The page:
WORDS ON FILM
BY NOLAN LAMPSON
Director: Frank Capra
Producer: Frank Capra
Screenplay: Sidney Buchman
Starring: James Stewart, Jean Arthur, Claude Rains
Release Date: October 17, 1939 (USA)
**THIS REVIEW CONTAINS PLOT DETAILS**
Mr. Smith Goes To Washington was released at a rather rough time for the United States Government. Roosevelt was in the middle of his presidency for America between a rock and a hard place (or rather, the Great Depression and World War II) and could do anything but stand still. Where some films in 1939 took you into another world to forget about the national troubles (The Wizard Of Oz, Gone With The Wind), Mr. Smith shined a light on the US Government, and a particularly bright light at that.
The film as also released at a time where Capra was becoming a frontrunner in American filmmakers. He had just won Best Picture and Director from the Academy of Motion Picture Arts and Sciences (AMPAS) for 1938's You Can't Take It With You, as well as dominating 1934 in cinema for It Happened One Night, the first film to win the five major Academy Awards and one of three to do so as this review is being written (One Flew Over The Cuckoo's Nest and The Silence Of The Lambs are the only other two) and James Stewart was a relatively unknown actor, soon to become a star and an Academy Award nominee.
The story follows an idealistic politician, Jefferson Smith, appointed to fill a spot in the US Senate. Smith soon discovers the Senate's corrupt underbelly and vows to expose it. The timelessness of Mr. Smith Goes To Washington comes from a fantastic performance from James Stewart, one of his finest performances, Capra's seamless direction and production design, and the inspiring anecdote of the film. What a generic saying "You will cheer after watching!" is, used by critics to emphasize the triumphant nature of a film, but Mr. Smith is such a powerful film that inspires audiences everywhere. But at its core, Mr. Smith isn't a political film at all, but rather a true underdog story rooted in the halls of the US Senate. Even with some friends made in the Senate, Jefferson is truly an underdog when put up against 99 other members. Like any occasional sports movie, the underdog must rise from his place and claim victory in the picture's finale. But it's not a sports game at stake; it's the future of the nation.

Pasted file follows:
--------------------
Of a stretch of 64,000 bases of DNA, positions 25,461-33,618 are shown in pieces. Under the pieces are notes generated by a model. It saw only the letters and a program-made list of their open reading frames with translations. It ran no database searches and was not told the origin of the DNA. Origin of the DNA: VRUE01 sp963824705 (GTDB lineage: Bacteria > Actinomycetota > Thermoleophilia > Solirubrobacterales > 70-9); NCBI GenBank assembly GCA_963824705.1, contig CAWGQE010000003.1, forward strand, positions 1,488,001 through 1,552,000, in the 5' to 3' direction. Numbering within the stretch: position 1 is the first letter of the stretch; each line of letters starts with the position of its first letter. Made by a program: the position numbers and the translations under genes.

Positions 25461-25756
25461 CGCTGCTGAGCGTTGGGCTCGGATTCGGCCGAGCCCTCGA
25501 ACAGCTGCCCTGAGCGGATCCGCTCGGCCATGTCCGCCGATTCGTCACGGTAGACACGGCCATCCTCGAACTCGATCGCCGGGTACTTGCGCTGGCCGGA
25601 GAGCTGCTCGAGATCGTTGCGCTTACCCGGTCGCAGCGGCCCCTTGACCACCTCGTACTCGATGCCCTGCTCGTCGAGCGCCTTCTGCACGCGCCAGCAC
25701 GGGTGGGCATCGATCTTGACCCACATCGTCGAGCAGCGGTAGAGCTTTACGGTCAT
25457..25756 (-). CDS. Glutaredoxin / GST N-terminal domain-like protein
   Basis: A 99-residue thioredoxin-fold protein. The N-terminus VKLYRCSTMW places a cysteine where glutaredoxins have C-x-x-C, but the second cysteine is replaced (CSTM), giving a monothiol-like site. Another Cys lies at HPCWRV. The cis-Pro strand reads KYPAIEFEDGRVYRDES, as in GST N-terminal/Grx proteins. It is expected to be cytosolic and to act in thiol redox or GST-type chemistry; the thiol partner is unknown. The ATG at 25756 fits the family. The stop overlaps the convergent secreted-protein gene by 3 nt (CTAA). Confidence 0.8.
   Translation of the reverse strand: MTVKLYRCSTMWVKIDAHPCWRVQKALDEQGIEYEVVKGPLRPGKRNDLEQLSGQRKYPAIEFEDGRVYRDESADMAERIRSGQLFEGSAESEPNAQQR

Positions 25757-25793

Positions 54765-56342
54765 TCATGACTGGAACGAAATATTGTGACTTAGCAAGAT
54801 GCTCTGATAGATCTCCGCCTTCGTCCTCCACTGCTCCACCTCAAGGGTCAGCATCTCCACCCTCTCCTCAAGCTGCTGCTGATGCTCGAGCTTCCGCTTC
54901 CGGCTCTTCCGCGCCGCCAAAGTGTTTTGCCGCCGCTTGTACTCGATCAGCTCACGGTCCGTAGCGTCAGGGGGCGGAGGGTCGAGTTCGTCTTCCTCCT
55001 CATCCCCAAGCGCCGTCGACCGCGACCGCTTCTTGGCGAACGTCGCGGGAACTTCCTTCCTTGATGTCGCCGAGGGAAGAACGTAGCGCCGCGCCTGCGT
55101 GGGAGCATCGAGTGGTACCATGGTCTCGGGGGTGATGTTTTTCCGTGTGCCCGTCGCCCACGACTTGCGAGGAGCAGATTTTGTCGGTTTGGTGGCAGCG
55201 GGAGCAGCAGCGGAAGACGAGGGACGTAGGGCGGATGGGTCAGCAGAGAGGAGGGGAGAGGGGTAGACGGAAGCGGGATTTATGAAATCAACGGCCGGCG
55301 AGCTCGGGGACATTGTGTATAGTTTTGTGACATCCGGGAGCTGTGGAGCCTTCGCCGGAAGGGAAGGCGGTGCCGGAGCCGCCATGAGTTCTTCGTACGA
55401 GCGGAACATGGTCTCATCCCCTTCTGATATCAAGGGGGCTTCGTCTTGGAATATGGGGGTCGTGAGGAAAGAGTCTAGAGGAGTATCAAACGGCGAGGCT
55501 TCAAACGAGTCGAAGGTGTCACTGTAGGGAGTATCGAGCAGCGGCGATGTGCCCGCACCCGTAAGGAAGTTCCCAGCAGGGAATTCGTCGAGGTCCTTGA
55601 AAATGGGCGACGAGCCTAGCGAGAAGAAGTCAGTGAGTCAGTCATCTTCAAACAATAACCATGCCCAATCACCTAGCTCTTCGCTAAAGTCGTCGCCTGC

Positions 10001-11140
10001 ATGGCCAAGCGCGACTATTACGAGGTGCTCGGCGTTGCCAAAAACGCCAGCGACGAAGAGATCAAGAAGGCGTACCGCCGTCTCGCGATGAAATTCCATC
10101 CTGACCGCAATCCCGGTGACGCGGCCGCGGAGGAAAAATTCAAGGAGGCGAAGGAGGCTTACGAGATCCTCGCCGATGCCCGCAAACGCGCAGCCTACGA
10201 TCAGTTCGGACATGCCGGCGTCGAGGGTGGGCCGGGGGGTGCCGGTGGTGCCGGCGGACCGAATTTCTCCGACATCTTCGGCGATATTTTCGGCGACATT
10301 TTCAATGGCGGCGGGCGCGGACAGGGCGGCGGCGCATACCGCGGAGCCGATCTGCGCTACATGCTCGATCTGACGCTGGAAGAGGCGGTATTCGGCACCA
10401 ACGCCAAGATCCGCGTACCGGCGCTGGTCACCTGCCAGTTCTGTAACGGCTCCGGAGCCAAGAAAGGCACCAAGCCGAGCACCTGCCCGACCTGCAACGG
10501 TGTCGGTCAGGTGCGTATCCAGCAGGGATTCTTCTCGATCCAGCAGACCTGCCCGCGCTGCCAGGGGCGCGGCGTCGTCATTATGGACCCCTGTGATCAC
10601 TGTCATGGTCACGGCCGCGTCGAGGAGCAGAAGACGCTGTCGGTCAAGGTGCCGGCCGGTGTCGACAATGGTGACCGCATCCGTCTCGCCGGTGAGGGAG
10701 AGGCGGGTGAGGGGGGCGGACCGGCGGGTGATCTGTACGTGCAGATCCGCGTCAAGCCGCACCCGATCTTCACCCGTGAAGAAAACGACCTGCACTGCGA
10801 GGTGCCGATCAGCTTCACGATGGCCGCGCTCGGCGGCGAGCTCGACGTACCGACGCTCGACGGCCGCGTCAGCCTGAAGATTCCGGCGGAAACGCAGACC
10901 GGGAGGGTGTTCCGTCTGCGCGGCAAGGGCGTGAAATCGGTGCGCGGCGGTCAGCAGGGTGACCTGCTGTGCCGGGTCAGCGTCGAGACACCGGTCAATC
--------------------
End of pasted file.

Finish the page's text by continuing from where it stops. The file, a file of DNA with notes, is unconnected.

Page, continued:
Capra, as expected, had major troubles financing and getting the film produced in Hollywood. Many studio executives turned Capra down in fear of losing credibility. But Capra, a fearless and audacious director and filmmaker, even with some studios practically begging him to drop the project for the benefit of the industry, followed through on his ambition. The film was eventually acquired by Columbia Pictures. During production, Capra realized he could not photograph anything in the Senate, forcing him to recreate the sets on a Columbia backlot, using the help of a former Senate gallery member. This impeccable attention to detail is still astounding to see today, a hallmark of production design in the 1930s.
Stewart deserved Best Actor for this performance; he was nominated, but his performance is so electric in this film, and you truly become this underdog with him. He would eventually have three better performances, but he is unforgettable here as Jefferson Smith here. Rains and Arthur author their supporting performances, and Rains is, as always, iconic in his role.
The cinematography is fantastic, and is very useful of the production design. The editing is not very good, unfortunately, and detracts from the film as a whole. The musical score is forgettable as well, and is a poor substitute for what could be a possibly patriotic soundtrack. The story is also very rushed in the first 15 minutes, and an attempt for an elaborate introduction is thrown out the door within minutes.
Mr. Smith Goes To Washington has flaws, for sure. But no one can deny its historical and cinematic relevance, including a phenomenal performance by Jimmy Stewart and an inspiring screenplay. The film itself has issues in the final cut, for sure, but Mr. Smith Goes To Washington combines realistic acting and important messages on American politics to create one of the finest-crafted films of 1939.
comments on the screen by nolan lampson.